Keiarra Travis came to Milwaukee as a child because her mother couldn’t support all six of her children. Now a teenager, she’s learning to care for herself and her family.
Raised by entrepreneurial parents who pushed her to follow in their footsteps, Lori Hill has forged a path of her own.
Daniel Kwasigroch, who lost his mother at a young age, has struggled with addiction for much of his life. Now, with the help of another woman in his life, he’s working toward a better future.
Reunitie Harmon walks down a quiet 24th Street in Park West. Harmon’s casual appearance is consistent with the quiet confidence she projects. “I tell people: unless you hear my story, you’ll never know my struggles — that’s my thing. ‘Cause I never wear it on my face — I always wear a smile — so unless you see my struggles or you hear about it, you’ll never know about what I’m going through.”
Carolyn Bradford walks down an empty 42nd Street at dusk. Bradford’s gregarious personality complements her ostentatious appearance — patterned glasses, a leopard-print jacket and dangly earrings decorate a personality defined by exuberance. “My childhood was great,” she says. “Bein’ a military brat, it was great. Until I got older, and then my parents got divorced when I was young. Now, they’re both deceased.
Amy Tim stands in front of a stoop in Harambee with a couple of her kids nearby. Tim, who grew up on Milwaukee’s northwest side, has been in-between two worlds for as long as she can remember. “I struggled … growin’ up because my mother was African-American and I’m bi-racial,” she says. “Bein’ a bi-racial child, it was hard for me.” Amy calls it “difficult” and “complicated” growing up in Black neighborhoods with her mother. “I’ve never been accepted by either black or white people,” she says. For a long time, Tim let that get to her. Eventually, though, she decided she had to do something to make the situation better. “I just had to endure the pain myself,” says Amy. “I just had to be like, ‘Okay, I gotta live with it.’ I can’t change it.” “You have to accept who you are to … grow and become the person you want to [be],” she says.“You can’t worry about what other people think.” Community-focused. Community-funded. Become a member today. While she was still in …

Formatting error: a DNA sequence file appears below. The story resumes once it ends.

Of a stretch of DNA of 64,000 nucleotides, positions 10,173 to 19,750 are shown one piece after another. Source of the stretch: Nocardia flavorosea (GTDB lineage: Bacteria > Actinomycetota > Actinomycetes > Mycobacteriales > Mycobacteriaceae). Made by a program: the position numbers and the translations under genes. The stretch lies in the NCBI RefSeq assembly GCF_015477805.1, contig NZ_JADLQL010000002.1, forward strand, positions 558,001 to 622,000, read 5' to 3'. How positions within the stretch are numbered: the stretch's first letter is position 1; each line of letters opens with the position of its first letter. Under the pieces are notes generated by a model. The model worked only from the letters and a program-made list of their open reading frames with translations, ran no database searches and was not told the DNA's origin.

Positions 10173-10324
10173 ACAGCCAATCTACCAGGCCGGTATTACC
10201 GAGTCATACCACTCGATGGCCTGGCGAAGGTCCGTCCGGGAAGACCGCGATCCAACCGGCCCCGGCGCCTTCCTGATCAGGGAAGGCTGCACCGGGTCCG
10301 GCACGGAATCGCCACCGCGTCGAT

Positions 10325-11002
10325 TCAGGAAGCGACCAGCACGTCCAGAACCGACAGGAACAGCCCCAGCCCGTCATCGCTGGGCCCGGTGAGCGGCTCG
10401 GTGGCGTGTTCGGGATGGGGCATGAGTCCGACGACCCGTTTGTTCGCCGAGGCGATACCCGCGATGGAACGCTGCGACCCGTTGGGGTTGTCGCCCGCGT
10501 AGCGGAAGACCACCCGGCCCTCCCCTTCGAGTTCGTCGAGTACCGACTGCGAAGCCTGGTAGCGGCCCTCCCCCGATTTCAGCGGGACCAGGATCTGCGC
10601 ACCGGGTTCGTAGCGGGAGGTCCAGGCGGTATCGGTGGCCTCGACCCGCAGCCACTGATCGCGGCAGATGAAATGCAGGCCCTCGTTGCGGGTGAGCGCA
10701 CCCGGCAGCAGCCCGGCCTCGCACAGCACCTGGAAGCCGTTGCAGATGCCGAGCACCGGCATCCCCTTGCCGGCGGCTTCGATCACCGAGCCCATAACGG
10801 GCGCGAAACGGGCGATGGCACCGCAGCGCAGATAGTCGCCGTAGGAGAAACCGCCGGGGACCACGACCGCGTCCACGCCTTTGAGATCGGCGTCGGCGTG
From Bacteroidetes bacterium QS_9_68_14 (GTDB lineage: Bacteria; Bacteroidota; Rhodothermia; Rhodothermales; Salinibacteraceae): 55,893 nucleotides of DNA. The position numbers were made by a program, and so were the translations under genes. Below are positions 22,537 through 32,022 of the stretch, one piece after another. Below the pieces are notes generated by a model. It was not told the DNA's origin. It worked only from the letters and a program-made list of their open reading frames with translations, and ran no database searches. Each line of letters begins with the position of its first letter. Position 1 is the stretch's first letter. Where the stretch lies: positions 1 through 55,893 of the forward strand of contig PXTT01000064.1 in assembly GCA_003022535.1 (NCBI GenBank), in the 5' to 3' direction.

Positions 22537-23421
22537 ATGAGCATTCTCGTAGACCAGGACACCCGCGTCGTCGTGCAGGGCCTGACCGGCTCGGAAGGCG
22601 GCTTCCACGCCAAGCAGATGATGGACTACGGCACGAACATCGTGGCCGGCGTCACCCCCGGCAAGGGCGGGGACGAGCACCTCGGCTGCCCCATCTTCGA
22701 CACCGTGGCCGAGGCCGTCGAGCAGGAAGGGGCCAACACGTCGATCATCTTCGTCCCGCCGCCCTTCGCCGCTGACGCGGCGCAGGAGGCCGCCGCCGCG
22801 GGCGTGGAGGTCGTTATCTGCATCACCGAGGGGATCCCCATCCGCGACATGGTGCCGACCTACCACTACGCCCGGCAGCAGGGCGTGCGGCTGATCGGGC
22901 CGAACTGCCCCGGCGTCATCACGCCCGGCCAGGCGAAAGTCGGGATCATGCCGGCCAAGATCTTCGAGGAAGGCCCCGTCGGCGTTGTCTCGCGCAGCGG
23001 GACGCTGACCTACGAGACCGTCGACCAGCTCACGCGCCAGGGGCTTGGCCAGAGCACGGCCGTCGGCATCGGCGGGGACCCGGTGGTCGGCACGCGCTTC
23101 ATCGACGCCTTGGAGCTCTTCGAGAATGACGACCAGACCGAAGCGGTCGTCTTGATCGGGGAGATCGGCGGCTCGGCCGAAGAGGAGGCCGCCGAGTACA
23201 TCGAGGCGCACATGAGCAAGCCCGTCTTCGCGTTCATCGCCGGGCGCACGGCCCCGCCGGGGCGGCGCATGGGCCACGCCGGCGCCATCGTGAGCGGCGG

Bonnie Drew bends over to extract a weed from her garden, which covers almost the entire yard of her home in Enderis Park. Though, long ago, Drew picked up and left the northern Wisconsin town she was born in, there are still elements of that life she hasn’t been able to leave behind. “It was completely different,” she says. “I mean, it was a small community so, you know … everybody helped each other out. You don’t see that too much anymore.”
Katie Glembin sits on the concrete stoop of her family’s home in Jackson Park. Glembin’s 8-year-old daughter and another young girl rotate between playing in the yard and sitting beside her. “She’s my best friend,” says Glembin, who’s a single mom. “It’s just been great, just us two. I mean, obviously, two incomes are better than one, but we’ve made it work.”
Lisa Keys stands on the corner of 35th and Clarke waiting for a ride on a sunny Saturday afternoon. Keys’ cropped haircut, long, dangling earring and furry black vest adorn her short frame. “I had a daughter, she got killed in Chicago. And, I was goin’ through the things I was goin’ through. And, my kids’ dad brought them here,” she says.
Shauratina Velez waits at the corner of 12th and Atkinson with her four-year-old daughter for the Route 19 bus. Velez, 22, was 17 and a junior at North Division High School when her daughter was born, and it’s been a tough road ever since. “I don’t have any help, I don’t have nobody to show me the way — you know what I’m sayin’? I don’t have nobody to teach me … I had to learn [more from sources other than] my family to know how to make a resume, how to talk to people. I’m still learnin’ to this day — I’m teachin’ myself.”